Impacts of Covid-19 on Healthcare Practitioners Self-Care and Practice Recommendations

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Studies showing the benefits of integrative therapies for COVID-19 provide an opportunity for integrative medicine to emerge as something that can’t be ignored, said Lise Alschuler, ND, FABNO, at the 2023 Integrative Healthcare Symposium in New York City.

It’s well-known that with the COVID-19 pandemic came a drastic increase in the level of burnout among healthcare providers. According to Alschuler, professor of clinical medicine at the University of Arizona, integrative and conventional practitioners alike reported significant increases in feelings of burnout as well as a decrease in overall wellbeing. In response a movement came about that encouraged healthcare practitioner wellness and self-care through lifestyle interventions.

To better understand the impact of these lifestyle interventions on practitioners, Alschuler and a team of researchers surveyed healthcare providers on which interventions they valued most during the pandemic. In addition, they asked practitioners about how their personal experiences with lifestyle interventions informed their prescribing practices.

“There’s an urgent need to support these practitioners,” said Alschuler. “This is not going to be the first pandemic we see.”

The study focused on evidence-based lifestyle changes that promote immunity and help to prevent viral entry. In a prior study, Alschuler and her colleagues identified several integrative interventions shown to improve overall wellbeing and prevent or lessen the effects of COVID-19.


The first lifestyle intervention Alschuler mentioned was an anti-inflammatory diet. According to Alschuler, research suggests a low-glycemic, low-saturated fat diet reduces inflammation. The diet has also been associated with improved pulmonary function in non-asthmatic Hispanic adults, said Alschuler.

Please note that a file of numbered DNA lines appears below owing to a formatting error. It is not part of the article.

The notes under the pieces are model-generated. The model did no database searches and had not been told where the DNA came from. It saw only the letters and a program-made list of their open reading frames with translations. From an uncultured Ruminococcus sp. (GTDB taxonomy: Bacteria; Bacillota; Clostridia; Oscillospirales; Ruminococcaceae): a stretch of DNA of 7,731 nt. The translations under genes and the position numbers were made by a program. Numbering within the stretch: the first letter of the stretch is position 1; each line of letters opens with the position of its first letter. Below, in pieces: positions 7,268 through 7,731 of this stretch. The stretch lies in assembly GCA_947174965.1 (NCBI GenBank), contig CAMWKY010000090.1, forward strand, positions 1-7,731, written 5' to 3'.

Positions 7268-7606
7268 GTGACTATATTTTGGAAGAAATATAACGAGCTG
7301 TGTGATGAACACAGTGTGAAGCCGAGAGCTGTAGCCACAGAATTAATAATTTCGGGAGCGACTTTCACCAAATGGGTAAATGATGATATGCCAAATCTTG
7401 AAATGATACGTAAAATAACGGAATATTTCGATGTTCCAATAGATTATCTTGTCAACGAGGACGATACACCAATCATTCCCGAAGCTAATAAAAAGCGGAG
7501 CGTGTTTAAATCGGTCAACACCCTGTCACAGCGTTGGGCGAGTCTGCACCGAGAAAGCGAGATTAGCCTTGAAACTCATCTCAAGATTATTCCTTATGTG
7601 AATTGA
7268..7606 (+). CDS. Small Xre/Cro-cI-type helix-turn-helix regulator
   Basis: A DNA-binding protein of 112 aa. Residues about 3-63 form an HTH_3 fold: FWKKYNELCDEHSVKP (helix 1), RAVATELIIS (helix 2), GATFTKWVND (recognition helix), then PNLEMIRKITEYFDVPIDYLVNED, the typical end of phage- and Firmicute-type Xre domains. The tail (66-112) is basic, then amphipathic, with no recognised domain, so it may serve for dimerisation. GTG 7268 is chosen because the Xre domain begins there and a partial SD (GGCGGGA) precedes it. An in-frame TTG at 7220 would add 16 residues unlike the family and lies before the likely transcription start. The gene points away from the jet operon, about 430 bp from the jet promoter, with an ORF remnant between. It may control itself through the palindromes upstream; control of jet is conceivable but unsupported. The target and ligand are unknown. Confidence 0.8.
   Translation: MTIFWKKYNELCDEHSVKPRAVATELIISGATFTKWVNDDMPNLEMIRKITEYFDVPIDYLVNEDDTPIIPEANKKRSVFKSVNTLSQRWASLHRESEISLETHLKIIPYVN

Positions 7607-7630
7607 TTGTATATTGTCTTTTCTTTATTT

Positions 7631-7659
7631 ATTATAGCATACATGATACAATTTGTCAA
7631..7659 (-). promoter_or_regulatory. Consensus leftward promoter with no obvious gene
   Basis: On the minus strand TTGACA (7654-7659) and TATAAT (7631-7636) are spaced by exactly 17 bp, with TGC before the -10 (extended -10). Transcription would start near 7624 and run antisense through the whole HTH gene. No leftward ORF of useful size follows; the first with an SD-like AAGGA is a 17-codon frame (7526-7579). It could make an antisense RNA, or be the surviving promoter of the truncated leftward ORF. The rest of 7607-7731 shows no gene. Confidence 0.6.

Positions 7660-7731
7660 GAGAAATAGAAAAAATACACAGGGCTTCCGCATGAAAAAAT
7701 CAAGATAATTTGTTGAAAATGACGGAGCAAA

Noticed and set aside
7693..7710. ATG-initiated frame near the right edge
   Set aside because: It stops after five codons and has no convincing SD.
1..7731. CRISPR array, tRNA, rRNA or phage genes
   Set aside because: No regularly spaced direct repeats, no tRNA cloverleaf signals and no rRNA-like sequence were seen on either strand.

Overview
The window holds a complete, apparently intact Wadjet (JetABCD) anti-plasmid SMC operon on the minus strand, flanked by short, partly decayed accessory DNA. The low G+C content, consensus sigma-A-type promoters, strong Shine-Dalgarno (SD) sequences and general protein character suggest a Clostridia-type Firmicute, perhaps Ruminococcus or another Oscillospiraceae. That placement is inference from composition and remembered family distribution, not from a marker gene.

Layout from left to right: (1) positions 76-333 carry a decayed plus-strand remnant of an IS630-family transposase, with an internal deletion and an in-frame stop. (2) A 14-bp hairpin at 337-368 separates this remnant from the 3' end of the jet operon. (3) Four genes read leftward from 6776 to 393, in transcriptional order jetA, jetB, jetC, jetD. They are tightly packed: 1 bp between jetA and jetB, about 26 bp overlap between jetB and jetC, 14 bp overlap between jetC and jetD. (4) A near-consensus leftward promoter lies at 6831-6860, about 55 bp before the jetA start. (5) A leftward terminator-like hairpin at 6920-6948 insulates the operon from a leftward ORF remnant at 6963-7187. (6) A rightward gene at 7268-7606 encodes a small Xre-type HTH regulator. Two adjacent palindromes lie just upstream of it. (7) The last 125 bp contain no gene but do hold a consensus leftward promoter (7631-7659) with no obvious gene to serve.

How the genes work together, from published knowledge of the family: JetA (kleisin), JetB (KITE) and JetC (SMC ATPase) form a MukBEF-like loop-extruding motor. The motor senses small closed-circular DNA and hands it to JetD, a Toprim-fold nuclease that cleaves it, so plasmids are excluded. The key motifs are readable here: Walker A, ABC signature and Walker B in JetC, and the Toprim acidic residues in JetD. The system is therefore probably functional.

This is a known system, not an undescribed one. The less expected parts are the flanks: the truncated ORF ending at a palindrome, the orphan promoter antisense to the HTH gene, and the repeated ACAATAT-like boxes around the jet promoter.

Although the evidence is still emerging, there are preliminary findings that link diet to COVID-19 outcomes. Alschuler cited a study that found people with COVID-19 are more likely to have nutrient deficiencies, particularly vitamin D. On the other hand, other studies have shown consuming a nutrient dense diet high in fruits and vegetables is associated with improved respiratory function.

“That’s a correlative data point but it’s an important one,” said Alschuler. “We have to remember that infections are very catabolic, so we can reduce our nutrients really quickly.”

Consumption of plant flavonoids, quercetin2, garlic, and epigallocatechin gallate (EGCG), may help COVID-19 outcomes as it has been shown to reduce NLRP3 inflammasome activation, Alschuler said.


Exercise, said Alschuler, has also proved to be an important factor in decreasing COVID-19 infection and severity. One study Alschuler cited suggested that eight weeks of resistance and endurance training in adults with post-covid improved cardiopulmonary fitness, strength, and symptom severity.

“Physical fitness has a lot to do with how we meet this virus,” said Alschuler. “The more physically fit we are prior to encountering the virus, the more likely we are to experience severe infection.”

Stress management

Research has also suggested that interventions for stress management have positive COVID-19 outcomes, said Alschuler. Mind-body interventions such as mindfulness meditation, yoga, and Tai Chi, lower the stress response, increase parasympathetic output, and increase anti-inflammatory cytokines.

According to Alschuler, results from a randomized control trial indicated that after a four-week mindfulness program, long covid patients have improved cognitive performance and mental wellbeing.

Dietary supplements

In their research, Alschuler and her colleagues found several dietary supplements with emerging evidence of improved COVID-19 outcomes, such as:

  • Astragalus membranaceous extract
  • Quercetin
  • Vitamin D3
  • Vitamin D
  • Elderberry
  • Zinc
  • Zinc ionophores
  • Vitamin C
  • Melatonin